Skip to main content
ScienceSIOSSpiegeloog 418: Time

Misused Metrics and the Quest to Quantify Good Science

By April 15, 2022No Comments

Humans have an innate need to quantify success in an objective and simple manner. We operationalize our achievements in order to estimate our position in a hierarchy as accurately as possible, be it about being the fastest runner in the world or the student who writes the best philosophical essays. These accomplishments then lead to acknowledgements – a gold medal with a fancy ceremony, the highest possible grade and a special mention by one’s teacher. And in academia, the best paying tenure-track position at a high-ranking university. Inevitably, the need for a parameter that could reliably estimate our capacities as researchers has arisen. This has resulted in the invention and use of numerous metrics such as the impact factor and the h-index, both of which are actively used in the evaluation of individual researchers.

 

About the Author

Nita is a final-year psychology student at the UvA, specializing in Brain & Cognition with a minor in Biomedical Sciences: Neurobiology. Interested in pursuing a career in psychopathological research, she is passionate about transparent scientific communication.

Humans have an innate need to quantify success in an objective and simple manner. We operationalize our achievements in order to estimate our position in a hierarchy as accurately as possible, be it about being the fastest runner in the world or the student who writes the best philosophical essays. These accomplishments then lead to acknowledgements – a gold medal with a fancy ceremony, the highest possible grade and a special mention by one’s teacher. And in academia, the best paying tenure-track position at a high-ranking university. Inevitably, the need for a parameter that could reliably estimate our capacities as researchers has arisen. This has resulted in the invention and use of numerous metrics such as the impact factor and the h-index, both of which are actively used in the evaluation of individual researchers.

About the Author

Nita is a final-year psychology student at the UvA, specializing in Brain & Cognition with a minor in Biomedical Sciences: Neurobiology. Interested in pursuing a career in psychopathological research, she is passionate about transparent scientific communication.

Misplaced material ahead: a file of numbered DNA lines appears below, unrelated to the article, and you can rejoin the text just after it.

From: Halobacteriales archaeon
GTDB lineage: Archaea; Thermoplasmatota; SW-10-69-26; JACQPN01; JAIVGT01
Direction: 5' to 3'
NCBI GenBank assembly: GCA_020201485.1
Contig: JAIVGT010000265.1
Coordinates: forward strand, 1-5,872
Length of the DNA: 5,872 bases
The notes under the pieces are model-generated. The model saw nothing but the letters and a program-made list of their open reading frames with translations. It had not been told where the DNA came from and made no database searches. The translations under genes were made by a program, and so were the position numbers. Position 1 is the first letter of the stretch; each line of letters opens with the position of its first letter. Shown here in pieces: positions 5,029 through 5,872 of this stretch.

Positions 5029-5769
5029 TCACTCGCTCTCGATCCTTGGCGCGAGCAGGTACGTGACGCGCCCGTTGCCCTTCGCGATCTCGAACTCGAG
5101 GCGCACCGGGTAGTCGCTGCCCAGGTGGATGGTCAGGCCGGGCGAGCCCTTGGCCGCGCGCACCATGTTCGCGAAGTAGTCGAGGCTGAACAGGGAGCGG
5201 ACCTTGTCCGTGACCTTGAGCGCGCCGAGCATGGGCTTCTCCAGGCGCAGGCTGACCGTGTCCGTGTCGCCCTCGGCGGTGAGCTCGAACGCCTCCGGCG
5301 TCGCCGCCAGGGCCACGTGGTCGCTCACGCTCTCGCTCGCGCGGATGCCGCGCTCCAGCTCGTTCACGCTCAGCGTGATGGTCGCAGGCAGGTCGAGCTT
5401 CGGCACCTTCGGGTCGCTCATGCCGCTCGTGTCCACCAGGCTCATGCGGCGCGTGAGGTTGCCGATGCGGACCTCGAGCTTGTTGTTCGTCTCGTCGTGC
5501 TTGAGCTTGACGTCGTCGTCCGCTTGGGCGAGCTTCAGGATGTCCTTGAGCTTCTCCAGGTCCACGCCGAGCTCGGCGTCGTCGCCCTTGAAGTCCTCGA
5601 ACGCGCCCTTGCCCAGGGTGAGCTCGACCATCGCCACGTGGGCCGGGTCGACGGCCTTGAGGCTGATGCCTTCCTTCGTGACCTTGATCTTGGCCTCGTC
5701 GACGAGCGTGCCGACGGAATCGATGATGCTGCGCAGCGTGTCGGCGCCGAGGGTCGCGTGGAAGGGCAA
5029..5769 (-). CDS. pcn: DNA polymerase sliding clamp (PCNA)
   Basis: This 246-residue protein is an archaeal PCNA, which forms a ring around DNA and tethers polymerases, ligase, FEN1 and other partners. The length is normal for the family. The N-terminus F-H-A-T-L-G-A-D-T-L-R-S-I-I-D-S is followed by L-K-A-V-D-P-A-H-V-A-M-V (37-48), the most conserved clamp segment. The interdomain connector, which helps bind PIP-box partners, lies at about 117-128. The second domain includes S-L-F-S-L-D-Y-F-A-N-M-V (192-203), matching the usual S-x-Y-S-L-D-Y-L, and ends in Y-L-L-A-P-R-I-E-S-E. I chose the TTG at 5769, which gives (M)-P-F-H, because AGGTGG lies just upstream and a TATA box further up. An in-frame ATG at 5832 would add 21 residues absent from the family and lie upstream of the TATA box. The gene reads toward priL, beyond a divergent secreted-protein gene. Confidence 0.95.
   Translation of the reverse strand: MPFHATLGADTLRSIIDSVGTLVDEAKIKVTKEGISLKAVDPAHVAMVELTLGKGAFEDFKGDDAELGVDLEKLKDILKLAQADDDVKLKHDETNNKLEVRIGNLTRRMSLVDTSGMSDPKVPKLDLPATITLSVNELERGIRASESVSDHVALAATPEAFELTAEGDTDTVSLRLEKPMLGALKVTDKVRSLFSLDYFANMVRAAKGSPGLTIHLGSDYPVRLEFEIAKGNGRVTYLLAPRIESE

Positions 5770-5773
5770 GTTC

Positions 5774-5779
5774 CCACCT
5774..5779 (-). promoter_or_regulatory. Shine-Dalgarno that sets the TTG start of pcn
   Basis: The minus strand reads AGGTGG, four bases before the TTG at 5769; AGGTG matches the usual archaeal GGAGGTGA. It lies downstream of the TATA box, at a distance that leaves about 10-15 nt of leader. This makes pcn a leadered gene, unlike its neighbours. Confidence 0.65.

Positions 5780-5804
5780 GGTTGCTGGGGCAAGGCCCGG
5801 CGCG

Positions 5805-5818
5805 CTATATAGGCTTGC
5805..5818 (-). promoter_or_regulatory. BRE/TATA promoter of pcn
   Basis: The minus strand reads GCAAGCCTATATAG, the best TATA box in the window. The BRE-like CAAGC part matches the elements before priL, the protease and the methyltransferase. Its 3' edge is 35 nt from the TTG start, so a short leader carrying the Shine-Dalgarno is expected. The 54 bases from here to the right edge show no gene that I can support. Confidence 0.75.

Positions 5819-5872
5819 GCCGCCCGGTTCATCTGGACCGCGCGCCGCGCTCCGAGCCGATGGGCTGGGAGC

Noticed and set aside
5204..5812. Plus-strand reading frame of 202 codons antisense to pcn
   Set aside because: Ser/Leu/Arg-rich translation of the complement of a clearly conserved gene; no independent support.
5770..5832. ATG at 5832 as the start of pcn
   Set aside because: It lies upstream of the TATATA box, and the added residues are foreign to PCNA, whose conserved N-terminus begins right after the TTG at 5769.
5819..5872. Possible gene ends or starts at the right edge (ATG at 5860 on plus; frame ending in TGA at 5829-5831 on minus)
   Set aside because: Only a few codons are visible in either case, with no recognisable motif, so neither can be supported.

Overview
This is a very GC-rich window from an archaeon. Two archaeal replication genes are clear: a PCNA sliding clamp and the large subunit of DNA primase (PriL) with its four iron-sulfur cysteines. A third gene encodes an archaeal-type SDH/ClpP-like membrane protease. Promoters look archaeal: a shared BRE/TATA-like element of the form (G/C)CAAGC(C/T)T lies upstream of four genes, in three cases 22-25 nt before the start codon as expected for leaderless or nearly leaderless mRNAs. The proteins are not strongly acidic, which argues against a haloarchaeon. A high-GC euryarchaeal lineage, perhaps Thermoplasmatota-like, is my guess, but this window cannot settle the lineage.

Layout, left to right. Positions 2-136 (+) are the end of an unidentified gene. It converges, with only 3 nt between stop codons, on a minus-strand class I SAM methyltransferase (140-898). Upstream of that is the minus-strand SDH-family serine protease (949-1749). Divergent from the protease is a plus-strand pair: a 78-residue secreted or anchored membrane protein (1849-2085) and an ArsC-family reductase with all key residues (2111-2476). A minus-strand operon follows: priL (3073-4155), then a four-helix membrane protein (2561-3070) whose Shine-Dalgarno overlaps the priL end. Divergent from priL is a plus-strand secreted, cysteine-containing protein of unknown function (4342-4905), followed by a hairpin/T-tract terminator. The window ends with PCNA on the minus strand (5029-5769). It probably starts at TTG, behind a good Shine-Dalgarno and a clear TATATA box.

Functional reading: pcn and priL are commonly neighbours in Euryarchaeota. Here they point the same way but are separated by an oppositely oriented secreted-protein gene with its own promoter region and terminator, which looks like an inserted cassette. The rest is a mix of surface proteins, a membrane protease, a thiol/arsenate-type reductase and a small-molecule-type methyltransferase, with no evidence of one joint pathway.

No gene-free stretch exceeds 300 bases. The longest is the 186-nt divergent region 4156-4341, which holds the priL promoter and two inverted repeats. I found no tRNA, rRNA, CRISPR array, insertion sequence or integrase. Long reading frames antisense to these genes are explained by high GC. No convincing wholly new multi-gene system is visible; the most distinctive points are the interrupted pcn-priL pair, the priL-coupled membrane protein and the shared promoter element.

An impact factor (IF) quantifies the influence of a scientific journal in statistical terms. It represents the average number of citations that articles in a given journal received over the last two years and can, arguably, be used to establish the relevance of the researched topic and the impact it has on the scientific community. Originally, the IF aided librarians to determine which journals to purchase for the university’s bookshelf but it has since been employed by parties with another agenda: ranking and recruitment of individual researchers. Nowadays, an academic’s IF may be looked at by universities’ admissions and registration offices as well as the public bodies that fund their research. 

Giving the IF this much weight is especially problematic considering that drawing individual-level conclusions from population-level data constitutes an ecological fallacy. In other words, the statistical long-term journal-specific article citation count data is misinterpreted as if it told us something about the author when in reality, the only thing it tells us is the journal’s impact. As an example of how easily the IF can be manipulated, we should look at how it tends to favour researchers who work in fields with a specific pattern of literature expansion. In biology, for instance, the body of work increases rapidly and affects numerous research areas, leading to multiple references per article and a quicker publishing rate. In physics and mathematics, in turn, the conduction of research is much slower and prior studies are not cited as much. This results in higher IFs for biologists compared to mathematicians; and not because either one would be any more qualified than the other, but because the parameter conflates good quality and fast production. Although each grant application is, of course, evaluated individually and the researchers’ respective departments are taken into account, this is an important demonstration of how easily the IF is influenced by irrelevant factors.